By 1868, kümmel made its mark on the British palate. Chamber’s Encyclopaedia defined kümmel or doppel-kümmel as the “principal liqueur of Russia” made “in the ordinary way with sweetened spirit, flavoured with cumin and caraway seeds, the latter usually so strong as to conceal any other flavour.” The entry included a critical comment: “there are two qualities: that made in Riga is the sort in common use, and is not the finest; the better sort is only manufactured in smaller quantities at Weissenstein, in Estonia; the chief difference is the greater purity of the spirit used.” Obviously, the British love for kümmel elicited passion, almost as much as for the country’s traditional seed cake, which is flavoured with caraway.

Around this same time, kümmel also made its way into the United States and into cocktail recipes crafted by Harry Johnson and Willy Schmidt. Johnson went as far as to recommend that every well-stocked establishment should have a bottle of “Allasch Russian Kümmel” and specified a “Berlin” kümmel for his Prussian Grandeur Punch.

(Use a large bowl.)
1 1/2 lbs. of loaf sugar;6 lemons, cut in slices;1 gill of anisette;1 bottle of Berlin kummel; 6 oranges, sliced;1 bottle of kirschwasser;
1/2 gallon of water;6 bottles of Nordhauser brantwein;1 gill of curacao.Stir up well with a punch ladle, and surround the bowl with ice, and serve in a wine glass.

Founded in Berlin, in 1836 by Carl Joseph Aloys Gilka, the J.A. Gilka distillery was famed for its Kaiser-Kümmel, which was favourite of royal courts in both Germany and Austria. This version contains a higher level of caraway than its Russian counterpart, thus making it easier to enhance with the addition of anisette.

 “The Only” William Schmidt made a vermouth family cocktail—The Beginner–that favoured the Russian style.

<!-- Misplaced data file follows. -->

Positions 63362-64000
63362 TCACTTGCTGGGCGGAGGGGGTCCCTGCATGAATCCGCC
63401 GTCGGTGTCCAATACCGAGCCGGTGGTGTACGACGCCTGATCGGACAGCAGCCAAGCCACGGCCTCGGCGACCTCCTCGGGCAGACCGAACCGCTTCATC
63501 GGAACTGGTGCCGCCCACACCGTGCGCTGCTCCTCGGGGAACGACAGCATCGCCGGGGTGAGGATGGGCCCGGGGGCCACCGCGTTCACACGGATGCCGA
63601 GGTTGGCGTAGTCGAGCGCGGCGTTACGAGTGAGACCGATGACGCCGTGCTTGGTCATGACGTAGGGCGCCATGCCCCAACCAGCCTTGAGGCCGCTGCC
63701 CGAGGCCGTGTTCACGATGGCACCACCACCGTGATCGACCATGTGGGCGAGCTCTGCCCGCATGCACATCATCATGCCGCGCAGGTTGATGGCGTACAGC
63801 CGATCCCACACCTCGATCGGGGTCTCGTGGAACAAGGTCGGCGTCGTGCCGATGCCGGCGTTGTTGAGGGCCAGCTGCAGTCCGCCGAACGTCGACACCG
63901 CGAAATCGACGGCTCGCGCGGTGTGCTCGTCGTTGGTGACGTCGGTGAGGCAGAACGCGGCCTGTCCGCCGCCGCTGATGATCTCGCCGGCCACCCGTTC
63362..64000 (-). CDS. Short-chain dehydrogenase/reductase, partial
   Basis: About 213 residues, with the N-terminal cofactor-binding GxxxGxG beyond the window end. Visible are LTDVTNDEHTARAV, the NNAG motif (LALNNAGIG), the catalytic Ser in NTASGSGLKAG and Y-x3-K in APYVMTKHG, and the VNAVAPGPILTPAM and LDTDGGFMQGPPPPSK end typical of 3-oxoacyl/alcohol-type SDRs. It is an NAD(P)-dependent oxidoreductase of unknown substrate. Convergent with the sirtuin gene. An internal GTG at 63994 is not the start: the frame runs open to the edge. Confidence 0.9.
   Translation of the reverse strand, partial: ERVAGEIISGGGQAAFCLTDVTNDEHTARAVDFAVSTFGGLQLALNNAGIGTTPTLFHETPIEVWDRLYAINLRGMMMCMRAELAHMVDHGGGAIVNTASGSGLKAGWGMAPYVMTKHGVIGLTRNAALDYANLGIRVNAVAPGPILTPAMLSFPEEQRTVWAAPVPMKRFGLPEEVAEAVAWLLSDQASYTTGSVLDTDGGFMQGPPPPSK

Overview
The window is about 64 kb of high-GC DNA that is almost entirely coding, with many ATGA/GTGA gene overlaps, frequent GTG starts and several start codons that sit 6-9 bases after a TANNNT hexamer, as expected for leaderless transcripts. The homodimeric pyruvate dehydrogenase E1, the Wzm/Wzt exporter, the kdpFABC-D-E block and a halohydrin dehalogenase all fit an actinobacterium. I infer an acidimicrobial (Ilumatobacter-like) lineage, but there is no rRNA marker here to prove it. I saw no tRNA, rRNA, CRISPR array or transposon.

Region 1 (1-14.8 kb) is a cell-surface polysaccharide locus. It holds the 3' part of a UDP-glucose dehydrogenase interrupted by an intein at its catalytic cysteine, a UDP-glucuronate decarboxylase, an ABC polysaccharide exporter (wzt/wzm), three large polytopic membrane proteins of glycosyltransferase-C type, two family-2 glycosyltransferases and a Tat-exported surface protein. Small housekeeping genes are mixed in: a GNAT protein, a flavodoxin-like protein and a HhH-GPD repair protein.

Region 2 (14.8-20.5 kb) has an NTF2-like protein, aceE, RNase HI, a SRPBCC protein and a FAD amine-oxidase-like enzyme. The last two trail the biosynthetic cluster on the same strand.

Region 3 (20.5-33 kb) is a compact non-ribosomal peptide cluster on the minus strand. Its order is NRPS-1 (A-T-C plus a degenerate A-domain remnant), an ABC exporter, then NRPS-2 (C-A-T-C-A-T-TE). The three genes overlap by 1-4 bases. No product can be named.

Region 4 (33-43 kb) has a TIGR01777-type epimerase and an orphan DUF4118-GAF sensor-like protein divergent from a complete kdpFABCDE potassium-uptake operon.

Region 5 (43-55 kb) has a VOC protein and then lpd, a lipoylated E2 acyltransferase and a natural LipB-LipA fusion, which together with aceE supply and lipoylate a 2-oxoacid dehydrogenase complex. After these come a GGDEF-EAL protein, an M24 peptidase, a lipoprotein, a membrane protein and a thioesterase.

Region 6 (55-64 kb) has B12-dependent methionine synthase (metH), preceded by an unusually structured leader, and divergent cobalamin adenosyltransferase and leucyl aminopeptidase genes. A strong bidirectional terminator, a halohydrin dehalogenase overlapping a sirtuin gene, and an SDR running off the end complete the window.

A goblet with fine ice,
2 dashes of gum,
2 dashes of orange bitters,
1 dash of absinthe,
1/2 [glass] of French vermouth
1/2 [glass] Russian kümmel.
Stir this well, strain, and serve.

Numerous producers attempted to recreate both styles. A 1918 French distillation book, listed four formulae and a few cold-compounded recipes that blend botanical essences with spirit. Kummel de Breslau distilled cumin seeds, fennel, and Chinese cinnamon. Kummel de Dantzig employed cumin seeds, coriander, and orange peel. Kummel de Magdebourg upped the anise component by combining cumin seeds, anise, and fennel. The Bardi distillery in Livorno, Italy, opted to use cumin flowers in its “Doppio Kümmel Italiano”.

In the 1940s kümmel even made its way into Tiki drinks in the hands of Trader Vic Begeron, who crafted a Kaiser Cocktail.

3/4 oz gin
3/4 oz kümmel
2 dashes French vermouth
Stir with cracked ice; strain into a chilled cocktail glass.

Then kümmel disappeared from the back bar, relegated to service as an after-game sip amongst British and Scot golfers who call it “putting mixture”: the perfect digestif after a hearty Welsh Rarebit. It is for that market that the Combier distillery in France’s Loire Valley continued to produce the Allasch distillery’s original 1823 recipe.

Was it because anisette, pastis, and other anise-style beverages were easier to acquire and cheaper to purchase that kümmel went off the radar? We’ll never know. But the complexity of kümmel—not in name or origin alone, but the excellent flavour–makes it worth further experimentation in this grand new age of cocktail making.

1 comment:

  1. May I ask your source for the kümmel information?